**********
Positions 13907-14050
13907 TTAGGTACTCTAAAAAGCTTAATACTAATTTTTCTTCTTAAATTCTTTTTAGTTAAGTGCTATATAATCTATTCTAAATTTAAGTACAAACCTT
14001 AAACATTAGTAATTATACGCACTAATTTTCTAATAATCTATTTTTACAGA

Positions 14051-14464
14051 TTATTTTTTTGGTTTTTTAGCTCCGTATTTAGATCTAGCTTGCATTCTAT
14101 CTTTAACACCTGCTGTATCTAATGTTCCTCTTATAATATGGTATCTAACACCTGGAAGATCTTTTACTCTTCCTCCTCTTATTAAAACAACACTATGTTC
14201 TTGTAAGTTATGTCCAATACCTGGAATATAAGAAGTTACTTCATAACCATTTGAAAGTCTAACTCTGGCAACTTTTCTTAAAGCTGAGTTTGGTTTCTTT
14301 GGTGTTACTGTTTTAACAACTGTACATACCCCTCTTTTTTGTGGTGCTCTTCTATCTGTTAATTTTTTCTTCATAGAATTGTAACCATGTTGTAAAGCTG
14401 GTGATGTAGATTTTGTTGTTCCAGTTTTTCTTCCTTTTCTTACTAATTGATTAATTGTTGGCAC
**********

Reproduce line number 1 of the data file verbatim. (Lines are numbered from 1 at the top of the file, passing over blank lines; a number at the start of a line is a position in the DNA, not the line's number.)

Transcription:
Positions 13907-14050